What do you do for kids with asthma and food allergies?

Answers

Laura Burgess Martin, Special needs parent; work in non-profit sector

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My son has 15 food allergies, asthma, a feeding tube, and other medical conditions. The number one piece of advice I give parents is to communicate, communicate, communicate with the school (teachers, administration, paraprofessional, etc) from the very beginning. Always maintain a positive attitude when meeting with school employees. When meeting for my son's first IEP meeting, the meeting was overwhelmingly positive. It was clear the school wanted to do everything for my son to make sure he was safe but also included.

It is in my son's IEP that anytime he leaves the classroom, he must be accompanied by a teacher or paraprofessional. Because of the numerous allergies, the school did not have any problem with this request. He has not yet learned how to stand up for himself when it comes to his allergies and it is too risky for him to be alone at school. This has worked very, very well.

Some examples:

My son eats lunch with his kindergarten class. He sits at the end of the table, his paraprofessional sits across from him, and a student sits beside him. This allows him to be safe but also interact with students. He ONLY eats food that is sent from home (we also send his own water cup and utensils).

When there is a class celebration, the teacher does a wonderful job to not have food be a part of the celebration or to have foods similar to something my son can eat. I will send his safe snack from home.

The school nurse knows my son very well. She calls me anytime something seems questionable in regards to his health. Again, communication is SO important when it comes to the health and safety of your child.

Best wishes!

Gina Badalaty, Parent of 2 kids with disabilities, Professional Blogger

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Dr. Smith is right: every school has their own policy. My kids have food sensitivities and this can be a great challenge for us in a school. To that end, I wrote an article for Noodle.com that may be helpful for schools and families, "Don't Go Nuts Managing Food Allergies in School," that includes 7 steps that schools can take to manage this issue, as well as a number of resources.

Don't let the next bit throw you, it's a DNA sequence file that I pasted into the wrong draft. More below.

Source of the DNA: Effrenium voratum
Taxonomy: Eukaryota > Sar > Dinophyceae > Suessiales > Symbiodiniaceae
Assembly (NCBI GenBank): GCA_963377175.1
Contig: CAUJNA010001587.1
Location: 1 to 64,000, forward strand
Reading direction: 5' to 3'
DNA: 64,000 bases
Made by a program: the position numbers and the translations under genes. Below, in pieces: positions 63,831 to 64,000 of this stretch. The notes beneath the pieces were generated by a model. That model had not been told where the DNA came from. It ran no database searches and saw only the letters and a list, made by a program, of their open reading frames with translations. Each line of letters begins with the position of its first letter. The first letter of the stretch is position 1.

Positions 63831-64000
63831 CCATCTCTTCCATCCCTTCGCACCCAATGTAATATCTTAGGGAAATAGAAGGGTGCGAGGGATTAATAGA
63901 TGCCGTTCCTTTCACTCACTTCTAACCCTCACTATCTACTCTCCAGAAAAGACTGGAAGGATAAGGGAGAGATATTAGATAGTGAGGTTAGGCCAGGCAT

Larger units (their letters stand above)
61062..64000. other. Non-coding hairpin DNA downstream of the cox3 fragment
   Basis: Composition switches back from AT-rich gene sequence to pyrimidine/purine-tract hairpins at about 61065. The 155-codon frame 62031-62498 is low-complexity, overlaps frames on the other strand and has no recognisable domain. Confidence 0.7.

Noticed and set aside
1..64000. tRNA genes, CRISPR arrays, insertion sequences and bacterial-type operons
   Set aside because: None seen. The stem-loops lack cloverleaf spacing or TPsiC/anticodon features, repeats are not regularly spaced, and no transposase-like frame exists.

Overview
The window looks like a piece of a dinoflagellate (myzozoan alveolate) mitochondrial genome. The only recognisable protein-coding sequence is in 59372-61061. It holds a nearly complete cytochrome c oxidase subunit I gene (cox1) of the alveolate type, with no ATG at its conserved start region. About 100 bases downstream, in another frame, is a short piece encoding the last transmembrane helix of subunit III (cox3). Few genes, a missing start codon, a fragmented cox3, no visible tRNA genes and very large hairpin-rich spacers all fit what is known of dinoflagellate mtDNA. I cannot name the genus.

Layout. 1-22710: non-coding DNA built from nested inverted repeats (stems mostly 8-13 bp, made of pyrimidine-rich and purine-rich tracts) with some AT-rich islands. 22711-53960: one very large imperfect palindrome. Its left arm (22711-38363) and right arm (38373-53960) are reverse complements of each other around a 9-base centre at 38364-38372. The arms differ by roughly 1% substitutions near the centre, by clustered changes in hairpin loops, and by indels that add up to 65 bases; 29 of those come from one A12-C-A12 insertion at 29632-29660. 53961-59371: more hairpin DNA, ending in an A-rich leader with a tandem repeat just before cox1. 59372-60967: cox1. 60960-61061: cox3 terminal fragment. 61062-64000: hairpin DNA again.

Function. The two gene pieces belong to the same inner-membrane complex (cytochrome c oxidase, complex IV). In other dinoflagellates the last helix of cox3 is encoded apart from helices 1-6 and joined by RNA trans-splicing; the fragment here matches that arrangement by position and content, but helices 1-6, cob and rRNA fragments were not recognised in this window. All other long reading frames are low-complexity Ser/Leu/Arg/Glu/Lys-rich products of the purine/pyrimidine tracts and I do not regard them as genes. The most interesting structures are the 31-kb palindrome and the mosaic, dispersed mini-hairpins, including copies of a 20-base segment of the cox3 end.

Many of those 7 steps can also be generalized for an approach to asthmas, specifically: ensure the school nurse has supplies needed in case of an emergency, understand the severity of the problem by talking with parents or physician of the student, educate the staff on procedures for a health emergency, and ensure conditions and reactions are documented. For more tips on what to do to help a school create a plan for students who have asthma, the US Department of Health & Human Services has published the resource, "Managing Asthma: A Guide for Schools."

Dr. Aaron Smith, Ph.D. in Educational Leadership, Currently Program Director at Aviation Academy, Co-Author of Awakening Your STEM School

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Each school and even division have their own protocols as far as asthma and food allergies. Having worked with several students with both situations, I highly recommend the following:

  • When enrolling, make it know that you would like these conditions to be put on the demographic data so that anyone who has access to the student's file is aware of the matter.
  • Have a meeting with the nurse and assistant principal and from there request a staffing in an effort to create a medical plan in the event of a reaction arises.
  • Ask your student to let staff members know immediately if they feel like a reaction is about to occur and describe how they think they may have gotten it (weather related, nut allergy from cafeteria table, etc).
  • Have the treatment readily available in many locations. Some schools even allow the student to carry an epi-pen or inhaler with them at all times.
  • For the food allergy, find out if the allergy is caused by ingestion or touch. If touch, then it is important that the staff members take precautionary matters prior to the student entering (i.e. wiping off the cafeteria tables).
  • For the asthma, notify the PE teacher so that he/she will not over stress and modify the workout as needed.
  • If the food allergy is caused by ingestion, find out what ingredients are used in the cafeteria lunches or breakfasts. Of course, avoid where there are concerns.
  • Have the class where your child sits in be notified and ask for their assistance as well. Having bottles of sanitizer to give the class when they enter the class helps tremendously.
  • Follow up each year with the new staff members and classes.

Good luck!

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